when did you know your dc was gifted? and were you a gifted child yourself?

(67 Posts)
hazeldog Tue 09-Oct-12 22:57:45

Just that really. I was a super intelligent child, musically and artistically talented with an IQ of 150 or so and all the difficult and dysfunctional stuff that can go with it. I worry for ds that he may turn out the same. He is only a baby now but has just had his 4-5 month contact with the HV and is very very advanced on his milestones. I mean thr HV had to pick her jaw off the floor at some things he can do. How likely is it that the poor mite inherited a mind that questions everything and struggles with existential angst from the age of 5? And if he has how do I make it easier for him? My own mother was obsessed with hot housing in order to cover herself in reflected glory so I know what not to do. Please tell me your positive stories smile

seeker Tue 09-Oct-12 23:01:24

I would just relax for a while yet- he's very little!

hazeldog Tue 09-Oct-12 23:04:38

I know! I'm probably overthinking it as its a worry I have had for a long time before having kids. but I would like to know whether other peoples g and t children were ahead from very early.

ReallyTired Tue 09-Oct-12 23:07:49

bless...

Sorry with the best will in the world you cannot tell whether a 4 month old baby is gifted or not. I'm reading a book called "Nutureshock" which states that assessment of intelligence before the age of seven is pretty unreliable.

www.nurtureshock.com/

Praise your child for working hard rather than being clever. Apparently research shows that if a child is told that they are clever then they are more likely to under perform. Praise has to be used carefully otherwise it will backfire.

It sounds corney but enjoy the early years. Early child development is not necessarily an indicator of later intelligence. Other children may catch up or even over take.

Ds had delayed development due to orthopedic problems and glue ear, but now he is doing really well academically at the age of 10.

What can he do? <boggled>

Jinsei Tue 09-Oct-12 23:09:15

You definitely need to relax - he's a tiny baby!

It sounds like your mother was obsessed with how well you were doing, hence the hothousing. The best thing you can do is just chill, and take the lead from your son himself as he gets older. Let him explore and follow his curiosity, encourage him to pursue his interests and avoid labelling him at all costs. He may turn out to be super-intelligent, or he may not. Even if he does, it won't necessarily manifest itself in the same way as it did with you. And however he turns out, he needs to know that he is loved and valued regardless of how clever he is.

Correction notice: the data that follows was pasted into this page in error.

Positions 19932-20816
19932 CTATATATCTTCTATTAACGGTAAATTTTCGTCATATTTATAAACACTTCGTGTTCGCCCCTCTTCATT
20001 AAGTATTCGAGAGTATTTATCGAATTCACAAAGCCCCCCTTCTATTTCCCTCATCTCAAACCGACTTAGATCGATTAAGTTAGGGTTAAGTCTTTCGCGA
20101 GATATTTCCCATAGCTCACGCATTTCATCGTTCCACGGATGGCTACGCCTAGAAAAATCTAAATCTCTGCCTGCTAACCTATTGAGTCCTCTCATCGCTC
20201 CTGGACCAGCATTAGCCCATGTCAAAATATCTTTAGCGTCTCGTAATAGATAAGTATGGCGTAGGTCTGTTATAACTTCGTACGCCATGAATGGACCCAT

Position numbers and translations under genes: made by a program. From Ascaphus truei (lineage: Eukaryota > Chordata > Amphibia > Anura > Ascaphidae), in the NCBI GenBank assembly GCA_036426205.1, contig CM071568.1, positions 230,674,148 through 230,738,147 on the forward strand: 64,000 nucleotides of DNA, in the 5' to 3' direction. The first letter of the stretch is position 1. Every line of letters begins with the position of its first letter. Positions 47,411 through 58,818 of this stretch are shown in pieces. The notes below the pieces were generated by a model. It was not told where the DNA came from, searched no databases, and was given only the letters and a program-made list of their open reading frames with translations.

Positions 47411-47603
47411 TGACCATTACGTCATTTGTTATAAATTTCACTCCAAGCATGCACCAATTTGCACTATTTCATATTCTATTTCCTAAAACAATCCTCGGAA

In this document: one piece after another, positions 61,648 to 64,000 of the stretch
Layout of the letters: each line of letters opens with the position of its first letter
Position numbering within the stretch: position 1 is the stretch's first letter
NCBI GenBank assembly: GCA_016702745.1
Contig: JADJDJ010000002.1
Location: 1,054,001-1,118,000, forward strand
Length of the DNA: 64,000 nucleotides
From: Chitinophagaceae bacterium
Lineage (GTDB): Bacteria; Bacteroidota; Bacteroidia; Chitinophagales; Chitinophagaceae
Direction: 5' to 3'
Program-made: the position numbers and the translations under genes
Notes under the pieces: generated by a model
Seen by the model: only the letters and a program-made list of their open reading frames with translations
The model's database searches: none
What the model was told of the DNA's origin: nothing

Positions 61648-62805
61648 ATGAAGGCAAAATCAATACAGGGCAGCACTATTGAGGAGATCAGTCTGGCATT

Just enjoy your lovely baby and forget about the rest! smile

ExitPursuedByAaaaaarGhoul Tue 09-Oct-12 23:11:56

So where has your fabulous intelligence got you? I take it from what you say that your childhood was not particularly happ. So why not just chill and see what develops?

hazeldog Tue 09-Oct-12 23:19:09

Thanks that's reassuring. I am probably looking too hard as yes exit I did not have a very happy childhood. ( not sure what you're getting at with the tone of that comment this isn't about my "fabulous intelligence" I'm simply stating that as a child I was subjected to many tests and found to have a very high IQ. ) it just struck a chord when the HV started telling me how advanced my child was and got me wonderind how early you can tell.

hazeldog Tue 09-Oct-12 23:20:52

Unnamed its not like he's doing calculus he's just very far ahead and had been doing some of the milestones you would expect at 4-5 months from 3-4 weeks.

AnxiousElephant Tue 09-Oct-12 23:22:50

Actually that is quite a myth that you can't tell and it 'all evens out in the end'.
On a personal and professional level I have witnessed many childrens development as well as my own children. All the children I know who were alert at the newborn first weeks, could hold heads well, sat unsupported/ crawled/ walked early and therefore explored their environment early, have all continued to be advanced (not genius advanced but definately top 10%). At 2 my HV said that dd was unusually advanced in all areas of development and this has continued (again not genius level, but advanced) and she is now 6. Her progress shows no sign of slowing. However, the nature versus nurture debate still rages. I believe that given the right nurturing most children are capable of excelling. However, not all parents have the skills, knowledge, time or patience to nurture the gifts. My own parents were an example of this. They viewed me asking why as 'being insolant or cheeky' whereas as view my dds questions of why as 'inquisitive and intelligent' even when she seems to be having an answer for everything smile. I therefore strive to answer the questions, rather than the stifling 'because I said so' response. smile

My eldest dd was considered super bright, very , very advanced in everything until age 7.She is now beautiful, funny and wonderful, but decidedly average academically ( and that is being kind).